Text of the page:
Friday, March 31st 2017 – 12:00-13:00
With the arrival of the digital age everyone is able to accumulate a collection of images on a global scale and create a Universe of Art (Universum der Kunst) of their own imagination, an aspiration that was difficult to achieve in the days when slide collections were painstakingly established by institutions as well as some private collectors. Nineteenth-century art lovers, and later professional art historians, accumulated slide collections of art works to underpin and visually demonstrate their concepts of the evolution of art and ornament. In my lecture I shall discuss how contemporary artists reference this now outdated medium in order to reflect on the materiality of works of art in the digital era as well as the damage and destruction that art is still exposed to today. I will present how the Munich and Berlin based-artist Michaela Rotsch utilises slide collections to raise awareness of how important it is to reproduce and document art works, for example, in contexts like the National Museum of Modern Art in Baghdad, Iraq, the former Saddam Centre for the Arts. In 2016 she was performing cultural encounters by exhibiting her project “Diapositive: Public Collection_Baghdad” at the ruined Al-Mutasarrifiyya court building on Al-Mutanabbi Street, one of the oldest and best-known streets in Baghdad, and also in the Gulbenkian Hall of the National Museum of Modern Art, the largest art hall in the heart of Baghdad, where reproductions of its former art collection are on display. Since it opened in 1962, this museum exhibited Iraq’s pioneering modern art with a focus on Iraqi artists who were influenced by twentieth-century European art movements; however, its collection disappeared during the widespread looting that ensued when the regime of Saddam Hussein fell in 2003. The reopening of the National Museum of Modern Art in 2014 was reason enough for Michaela Rotsch to reflect in her project on art works in transition with an approach that takes both Western and Arab perspectives into consideration.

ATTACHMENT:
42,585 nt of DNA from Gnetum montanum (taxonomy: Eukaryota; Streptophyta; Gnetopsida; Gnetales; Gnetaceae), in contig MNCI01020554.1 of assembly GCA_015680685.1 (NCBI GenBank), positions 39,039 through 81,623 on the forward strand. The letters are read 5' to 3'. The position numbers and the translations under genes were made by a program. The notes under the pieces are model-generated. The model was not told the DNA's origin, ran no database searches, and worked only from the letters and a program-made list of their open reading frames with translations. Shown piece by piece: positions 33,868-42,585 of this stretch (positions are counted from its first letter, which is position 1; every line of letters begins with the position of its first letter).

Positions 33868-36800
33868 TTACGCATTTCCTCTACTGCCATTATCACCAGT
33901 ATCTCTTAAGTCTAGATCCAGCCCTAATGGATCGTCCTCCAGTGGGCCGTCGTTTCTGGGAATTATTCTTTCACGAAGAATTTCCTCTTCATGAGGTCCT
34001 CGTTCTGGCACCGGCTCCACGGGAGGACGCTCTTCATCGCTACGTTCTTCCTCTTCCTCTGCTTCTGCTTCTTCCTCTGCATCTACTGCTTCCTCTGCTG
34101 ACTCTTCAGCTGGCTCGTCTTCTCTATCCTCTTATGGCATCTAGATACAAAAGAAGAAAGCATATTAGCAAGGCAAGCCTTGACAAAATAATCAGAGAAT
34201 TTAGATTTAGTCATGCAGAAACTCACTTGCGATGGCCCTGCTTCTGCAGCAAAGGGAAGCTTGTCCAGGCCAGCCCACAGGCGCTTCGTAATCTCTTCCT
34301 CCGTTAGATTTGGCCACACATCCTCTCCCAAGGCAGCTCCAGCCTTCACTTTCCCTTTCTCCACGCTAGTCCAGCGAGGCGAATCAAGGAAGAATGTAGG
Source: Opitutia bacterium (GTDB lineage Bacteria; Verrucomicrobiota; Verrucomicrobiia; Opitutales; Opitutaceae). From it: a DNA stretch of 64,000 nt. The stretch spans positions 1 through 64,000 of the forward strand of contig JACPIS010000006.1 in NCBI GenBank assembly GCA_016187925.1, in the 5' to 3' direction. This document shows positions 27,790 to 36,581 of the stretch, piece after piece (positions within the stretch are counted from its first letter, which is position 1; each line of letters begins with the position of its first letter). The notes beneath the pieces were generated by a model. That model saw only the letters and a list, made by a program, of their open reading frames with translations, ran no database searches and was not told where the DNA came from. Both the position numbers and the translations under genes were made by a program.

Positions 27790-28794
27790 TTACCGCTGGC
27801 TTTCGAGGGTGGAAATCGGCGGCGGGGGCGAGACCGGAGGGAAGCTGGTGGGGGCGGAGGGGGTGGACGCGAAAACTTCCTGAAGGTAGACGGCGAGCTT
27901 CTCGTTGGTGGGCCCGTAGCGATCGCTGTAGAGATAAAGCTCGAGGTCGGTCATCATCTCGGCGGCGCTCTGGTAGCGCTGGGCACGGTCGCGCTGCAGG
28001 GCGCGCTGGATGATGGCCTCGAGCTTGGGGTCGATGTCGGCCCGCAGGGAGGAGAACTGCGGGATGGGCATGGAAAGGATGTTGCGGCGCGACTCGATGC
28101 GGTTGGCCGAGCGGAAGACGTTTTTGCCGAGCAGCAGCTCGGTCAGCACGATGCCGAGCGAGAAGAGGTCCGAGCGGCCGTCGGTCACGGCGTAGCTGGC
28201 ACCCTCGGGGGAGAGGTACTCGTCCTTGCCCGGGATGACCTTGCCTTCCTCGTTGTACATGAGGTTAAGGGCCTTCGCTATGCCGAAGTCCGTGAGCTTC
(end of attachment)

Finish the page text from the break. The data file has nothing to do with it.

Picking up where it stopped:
Ingeborg Reichle’s research and writing focuses on the encounter of contemporary art with new technologies, such as New Media and biomedia. A further focus of her academic writing is the historiography of art history, especially the influence of visual media (both analogue and digital) on modes of art historical thought and how this academic field is perceived within the contemporary art world today. This field of her interest also includes discourses about the concept of World Art History, which emerged in Germany around 1900, and the search for the origin of art and ornament by early twentieth-century scholars such as Alois Riegl, Ernst Grosse, and Aby Warburg.
Before joining the faculty of the University of Applied Arts Vienna in 2016 and serving as Department Chair of the Department of Media Theory, Ingeborg Reichle was FONTE professor at the Department of Cultural Theory at Humboldt University Berlin. In 2014 she was Visiting Research Fellow for two terms at the Instituto de Investigaciones Estéticas of the Universidad National Autonoma Mexico (UNAM) in Mexico City.
Ingeborg Reichle received her Ph.D. from Humboldt University Berlin in 2004 with a dissertation titled Art in the Age of Technoscience: Genetic Engineering, Robotics, and Artificial Life in Contemporary Art, published 2005 in German and 2009 in English by Springer publishers, Vienna and New York. She is co-editor of seven books, the most recent being IMAGE MATCH. Visueller Transfer, “Imagescapes” und Intervisualität in globalen Bildkulturen (Fink, Munich 2012), Atlas der Weltbilder (Akademie Verlag, Berlin 2011), Maßlose Bilder: Visuelle Ästhetik der Transgression (Fink, Munich 2009), Visuelle Modelle (Fink, Munich 2008), and Verwandte Bilder: Die Fragen der Bildwissenschaft (Kadmos, Berlin 2007).